Also included are researchers from the University of Arizona; Cold Spring Harbor Laboratory; Institute des Sciences du Vegetal, Ivory Coast; CEPLAC, Brazil and Centro Nacional de Biotecnologia Agricola, Instituto de Estudios Avanzados,Venezuela.

CIRAD, the Agropolis foundation, the Région Languedoc Roussillon, Agence Nationale de la Recherche (ANR), Valrhona, the Venezuelan Ministry of Science, Technology and Industry, Hershey Corp., the American Cocoa Research Institute Endowment and National Science Foundation supported this work.

A'ndrea Elyse Messer | EurekAlert!
Further information:
http://www.psu.edu

More articles from Agricultural and Forestry Science:

nachricht Cascading use is also beneficial for wood
11.12.2017 | Technische Universität München

nachricht The future of crop engineering
08.12.2017 | Max-Planck-Institut für Biochemie

All articles from Agricultural and Forestry Science >>>

The most recent press releases about innovation >>>

Die letzten 5 Focus-News des innovations-reports im Überblick:

Im Focus: First-of-its-kind chemical oscillator offers new level of molecular control

DNA molecules that follow specific instructions could offer more precise molecular control of synthetic chemical systems, a discovery that opens the door for engineers to create molecular machines with new and complex behaviors.

Researchers have created chemical amplifiers and a chemical oscillator using a systematic method that has the potential to embed sophisticated circuit...

Im Focus: Long-lived storage of a photonic qubit for worldwide teleportation

MPQ scientists achieve long storage times for photonic quantum bits which break the lower bound for direct teleportation in a global quantum network.

Concerning the development of quantum memories for the realization of global quantum networks, scientists of the Quantum Dynamics Division led by Professor...

Im Focus: Electromagnetic water cloak eliminates drag and wake

Detailed calculations show water cloaks are feasible with today's technology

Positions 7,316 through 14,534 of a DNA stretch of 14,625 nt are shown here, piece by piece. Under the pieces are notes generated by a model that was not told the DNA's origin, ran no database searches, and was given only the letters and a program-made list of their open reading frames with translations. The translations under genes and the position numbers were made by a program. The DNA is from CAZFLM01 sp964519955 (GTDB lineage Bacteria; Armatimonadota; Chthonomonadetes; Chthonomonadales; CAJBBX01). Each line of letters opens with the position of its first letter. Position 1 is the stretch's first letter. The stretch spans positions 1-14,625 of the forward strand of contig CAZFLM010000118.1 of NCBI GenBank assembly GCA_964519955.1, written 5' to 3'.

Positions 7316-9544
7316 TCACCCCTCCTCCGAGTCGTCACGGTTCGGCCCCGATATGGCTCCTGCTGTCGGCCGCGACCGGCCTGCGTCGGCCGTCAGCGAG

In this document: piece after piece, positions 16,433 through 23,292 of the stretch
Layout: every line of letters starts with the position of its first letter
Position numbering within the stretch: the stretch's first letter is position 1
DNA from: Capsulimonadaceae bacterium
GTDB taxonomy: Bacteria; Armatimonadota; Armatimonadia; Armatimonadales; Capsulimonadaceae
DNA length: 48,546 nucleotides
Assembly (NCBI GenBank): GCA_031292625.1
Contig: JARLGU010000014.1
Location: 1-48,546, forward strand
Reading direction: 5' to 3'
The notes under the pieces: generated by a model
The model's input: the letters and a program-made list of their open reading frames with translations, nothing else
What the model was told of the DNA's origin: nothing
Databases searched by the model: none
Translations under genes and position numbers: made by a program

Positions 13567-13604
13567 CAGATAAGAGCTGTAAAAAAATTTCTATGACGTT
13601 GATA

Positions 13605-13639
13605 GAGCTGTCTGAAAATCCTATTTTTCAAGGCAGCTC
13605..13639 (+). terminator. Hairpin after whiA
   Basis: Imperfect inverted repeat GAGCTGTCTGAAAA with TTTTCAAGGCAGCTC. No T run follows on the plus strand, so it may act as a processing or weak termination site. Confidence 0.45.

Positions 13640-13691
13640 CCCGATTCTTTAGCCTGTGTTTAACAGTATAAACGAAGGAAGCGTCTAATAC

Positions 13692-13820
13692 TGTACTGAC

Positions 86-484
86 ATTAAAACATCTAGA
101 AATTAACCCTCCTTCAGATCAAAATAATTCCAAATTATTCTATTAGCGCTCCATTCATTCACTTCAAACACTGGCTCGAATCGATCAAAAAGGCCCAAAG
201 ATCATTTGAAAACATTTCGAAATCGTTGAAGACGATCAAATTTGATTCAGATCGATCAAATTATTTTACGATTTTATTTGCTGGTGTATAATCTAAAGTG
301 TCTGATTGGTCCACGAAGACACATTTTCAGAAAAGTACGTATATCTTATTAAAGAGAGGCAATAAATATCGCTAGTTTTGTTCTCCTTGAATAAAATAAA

Researchers have developed a water cloaking concept based on electromagnetic forces that could eliminate an object's wake, greatly reducing its drag while...

Im Focus: Scientists channel graphene to understand filtration and ion transport into cells

Tiny pores at a cell's entryway act as miniature bouncers, letting in some electrically charged atoms--ions--but blocking others. Operating as exquisitely sensitive filters, these "ion channels" play a critical role in biological functions such as muscle contraction and the firing of brain cells.

To rapidly transport the right ions through the cell membrane, the tiny channels rely on a complex interplay between the ions and surrounding molecules,...

Im Focus: Towards data storage at the single molecule level

The miniaturization of the current technology of storage media is hindered by fundamental limits of quantum mechanics. A new approach consists in using so-called spin-crossover molecules as the smallest possible storage unit. Similar to normal hard drives, these special molecules can save information via their magnetic state. A research team from Kiel University has now managed to successfully place a new class of spin-crossover molecules onto a surface and to improve the molecule’s storage capacity. The storage density of conventional hard drives could therefore theoretically be increased by more than one hundred fold. The study has been published in the scientific journal Nano Letters.

Over the past few years, the building blocks of storage media have gotten ever smaller. But further miniaturization of the current technology is hindered by...

All Focus news of the innovation-report >>>

Anzeige

Anzeige

Event News

See, understand and experience the work of the future

11.12.2017 | Event News

Innovative strategies to tackle parasitic worms

08.12.2017 | Event News

AKL’18: The opportunities and challenges of digitalization in the laser industry

07.12.2017 | Event News

 
Latest News

New technique could make captured carbon more valuable

15.12.2017 | Life Sciences

First-of-its-kind chemical oscillator offers new level of molecular control

15.12.2017 | Life Sciences

A chip for environmental and health monitoring

15.12.2017 | Physics and Astronomy

VideoLinks
B2B-VideoLinks
More VideoLinks >>>